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Budget 2017 was a wake-up call, a signal for radical change in mindsets

Last week I moderated a Deloitte's panel discussion held at the Grand Hyatt on the Government's latest Budget. Commentators have so far described it as "visionary'', "expansionary'' and "far-sighted''. In my view it is all of these things but my preference is that it is a ground-breaking Budget, a departure from the norm that sends a signal to the economy and population at large. And that signal is that a) the Govt won't pick winners anymore; b) the days of hand-holding are over; c) for companies which opt to digitalise, innovate, regionalise/internationalise and to invest in R&D there is ample financial and advisory support, but for those who wring their hands and opt to complain about the absence of near-term cost-relief measures, then they could very well fail.

Put differently, one of the clearest messages I received from moderating that discussion was that the economy is at a crucial inflexion point. Technological disruption has pushed the local economy to the stage where it's now literally "do or die''. If you like, it looks very much like Singapore will have to undergo economic Darwinism (thanks to SICC CEO Victor Mills for coining that term) over the next few years where numerous SMEs could fail if they don't adapt to the realities of today's disrupted world.

It's a harsh, painful message for a country that's often been described as a "nanny state'' where the all-seeing and all-powerful govt sets policy, direction and strategy, and is often accused of too much interference. Well this time round the message is -  industry will have to pick winners and if you are prepared to do this, then there will be govt assisstance. To succeed, a very significant mindset change will therefore be needed.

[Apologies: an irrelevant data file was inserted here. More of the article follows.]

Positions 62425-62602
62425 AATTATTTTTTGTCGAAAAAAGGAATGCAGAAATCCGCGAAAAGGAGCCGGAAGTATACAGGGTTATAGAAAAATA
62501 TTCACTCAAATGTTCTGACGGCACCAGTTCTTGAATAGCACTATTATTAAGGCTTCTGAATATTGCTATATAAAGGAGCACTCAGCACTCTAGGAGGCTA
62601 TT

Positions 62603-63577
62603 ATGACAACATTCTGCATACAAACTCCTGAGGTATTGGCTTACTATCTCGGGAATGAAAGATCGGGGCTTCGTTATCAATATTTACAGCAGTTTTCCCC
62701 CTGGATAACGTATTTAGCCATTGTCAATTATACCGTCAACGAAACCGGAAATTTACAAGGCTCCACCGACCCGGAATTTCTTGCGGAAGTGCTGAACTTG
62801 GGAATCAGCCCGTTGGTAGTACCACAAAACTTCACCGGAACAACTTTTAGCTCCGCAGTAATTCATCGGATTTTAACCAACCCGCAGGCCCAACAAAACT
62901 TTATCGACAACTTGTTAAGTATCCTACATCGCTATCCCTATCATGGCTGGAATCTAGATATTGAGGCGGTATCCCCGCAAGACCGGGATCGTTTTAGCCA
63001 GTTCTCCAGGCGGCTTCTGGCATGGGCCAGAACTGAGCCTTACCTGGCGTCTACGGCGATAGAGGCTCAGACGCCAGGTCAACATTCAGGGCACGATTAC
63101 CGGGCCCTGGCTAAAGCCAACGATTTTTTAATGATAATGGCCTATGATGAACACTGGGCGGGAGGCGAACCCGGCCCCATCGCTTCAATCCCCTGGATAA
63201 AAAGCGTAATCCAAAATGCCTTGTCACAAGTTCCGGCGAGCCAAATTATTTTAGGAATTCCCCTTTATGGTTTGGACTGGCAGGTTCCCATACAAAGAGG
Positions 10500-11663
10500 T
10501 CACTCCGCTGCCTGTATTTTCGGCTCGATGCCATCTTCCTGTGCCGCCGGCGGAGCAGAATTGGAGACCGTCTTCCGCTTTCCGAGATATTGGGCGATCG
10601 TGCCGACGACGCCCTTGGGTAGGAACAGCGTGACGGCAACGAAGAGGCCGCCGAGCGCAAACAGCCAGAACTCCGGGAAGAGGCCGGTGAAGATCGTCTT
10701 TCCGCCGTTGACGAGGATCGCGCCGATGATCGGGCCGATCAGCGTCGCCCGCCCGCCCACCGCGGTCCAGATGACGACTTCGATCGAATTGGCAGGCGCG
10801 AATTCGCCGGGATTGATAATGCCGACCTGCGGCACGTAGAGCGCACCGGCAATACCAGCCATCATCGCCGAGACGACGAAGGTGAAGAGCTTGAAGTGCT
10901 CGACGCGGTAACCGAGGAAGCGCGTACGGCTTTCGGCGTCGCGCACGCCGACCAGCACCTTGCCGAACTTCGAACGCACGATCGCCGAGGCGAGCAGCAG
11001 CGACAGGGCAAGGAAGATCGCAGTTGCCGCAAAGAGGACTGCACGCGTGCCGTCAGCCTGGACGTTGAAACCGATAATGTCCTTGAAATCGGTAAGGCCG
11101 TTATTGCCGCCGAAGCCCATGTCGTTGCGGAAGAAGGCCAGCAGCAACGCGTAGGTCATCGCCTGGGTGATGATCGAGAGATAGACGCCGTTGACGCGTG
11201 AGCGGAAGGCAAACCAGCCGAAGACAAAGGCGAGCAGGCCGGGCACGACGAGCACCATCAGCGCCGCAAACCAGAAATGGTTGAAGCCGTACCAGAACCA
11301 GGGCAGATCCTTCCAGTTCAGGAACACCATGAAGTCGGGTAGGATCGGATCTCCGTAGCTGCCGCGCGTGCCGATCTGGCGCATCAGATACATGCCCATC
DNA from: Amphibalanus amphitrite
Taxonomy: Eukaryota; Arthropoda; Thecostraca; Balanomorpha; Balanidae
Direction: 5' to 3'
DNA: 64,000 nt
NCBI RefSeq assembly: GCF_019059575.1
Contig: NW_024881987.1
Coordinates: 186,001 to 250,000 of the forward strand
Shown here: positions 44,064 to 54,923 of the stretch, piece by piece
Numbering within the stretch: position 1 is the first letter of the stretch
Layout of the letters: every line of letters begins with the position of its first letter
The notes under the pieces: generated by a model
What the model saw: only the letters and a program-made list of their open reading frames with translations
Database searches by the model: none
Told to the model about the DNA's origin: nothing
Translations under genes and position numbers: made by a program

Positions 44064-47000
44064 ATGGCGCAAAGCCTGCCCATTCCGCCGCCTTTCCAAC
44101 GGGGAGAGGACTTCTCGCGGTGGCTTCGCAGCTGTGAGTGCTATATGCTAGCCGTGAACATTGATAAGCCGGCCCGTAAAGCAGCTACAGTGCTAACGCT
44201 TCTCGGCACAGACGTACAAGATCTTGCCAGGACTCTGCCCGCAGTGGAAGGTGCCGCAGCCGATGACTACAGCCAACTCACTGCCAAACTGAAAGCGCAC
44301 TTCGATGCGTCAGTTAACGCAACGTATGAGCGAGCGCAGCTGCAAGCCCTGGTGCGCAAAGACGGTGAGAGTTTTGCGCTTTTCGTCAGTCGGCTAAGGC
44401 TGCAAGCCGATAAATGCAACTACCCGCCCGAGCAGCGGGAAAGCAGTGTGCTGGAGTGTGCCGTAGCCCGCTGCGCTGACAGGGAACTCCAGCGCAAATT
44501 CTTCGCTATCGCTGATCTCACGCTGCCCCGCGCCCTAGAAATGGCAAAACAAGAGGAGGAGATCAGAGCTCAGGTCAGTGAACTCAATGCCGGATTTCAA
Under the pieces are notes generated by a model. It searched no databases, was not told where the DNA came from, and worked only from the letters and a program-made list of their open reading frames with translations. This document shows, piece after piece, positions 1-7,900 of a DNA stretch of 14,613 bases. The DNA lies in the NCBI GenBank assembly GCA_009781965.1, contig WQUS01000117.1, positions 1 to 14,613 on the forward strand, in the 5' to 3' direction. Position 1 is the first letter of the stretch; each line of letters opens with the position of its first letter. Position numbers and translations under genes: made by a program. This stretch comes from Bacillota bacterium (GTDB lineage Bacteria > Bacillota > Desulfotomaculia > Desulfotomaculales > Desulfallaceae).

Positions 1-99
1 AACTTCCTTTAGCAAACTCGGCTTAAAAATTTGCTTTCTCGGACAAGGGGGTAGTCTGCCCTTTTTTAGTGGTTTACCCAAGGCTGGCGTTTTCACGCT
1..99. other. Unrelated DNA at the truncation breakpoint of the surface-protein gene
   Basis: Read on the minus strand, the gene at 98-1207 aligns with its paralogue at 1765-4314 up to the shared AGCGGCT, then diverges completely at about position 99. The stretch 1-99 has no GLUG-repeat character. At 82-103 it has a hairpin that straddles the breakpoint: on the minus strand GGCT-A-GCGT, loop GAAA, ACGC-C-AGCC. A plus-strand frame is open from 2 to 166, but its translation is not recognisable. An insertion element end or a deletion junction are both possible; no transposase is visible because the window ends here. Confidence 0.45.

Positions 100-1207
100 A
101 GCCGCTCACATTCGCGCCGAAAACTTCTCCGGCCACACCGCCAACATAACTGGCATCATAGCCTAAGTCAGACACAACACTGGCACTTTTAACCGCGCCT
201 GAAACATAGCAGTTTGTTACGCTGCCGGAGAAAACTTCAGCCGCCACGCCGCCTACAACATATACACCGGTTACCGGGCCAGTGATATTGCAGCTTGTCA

(Thankfully I've also learned that schools are already changing their curriculum to factor in the new economy. For example, my neighbour's 9-year daughter is already learning how to do powerpoint presentations! At 9, I couldn't even tie my shoe laces!)

Market voices on:

There is one other point worth mentioning.  At the Deloitte event, one of the most popular  questions asked by the audience was what the panel thought of the water tax. The popular view is that it is unwelcome because it adds to costs at a time when the economy is slow and so the anti-government, pro-opposition brigade have of course, milked it for all it's worth. The conventional view in the meantime is that it was badly handled - by kicking off with the news that prices will be raised by 30%, it created unnecessary alarm and condemnation, and that if the news had been that most HDB households would only pay up to 30 cents a day to reduce reliance on Johor, it would have been better received.

However, here's my view. If we accept that Budget 2017 was really intended as a signal, a wake-up call to the country about not to take things for granted, then going for 30% in the headline makes perfect sense. If the population has become complacent about water and its true cost, then maybe the sledgehammer approach is correct. Shock everyone with the size of the hike so that we become more aware about water's true value as a strategic resource and hopefully the right outcome will be achieved. Which is why I think the govt went for the jugular, so to speak. 

All told, Budget 2017 was a clever, practical Budget given the circumstances. If there is a phrase to summarise everything, it would be that this was "a no-choice Budget''.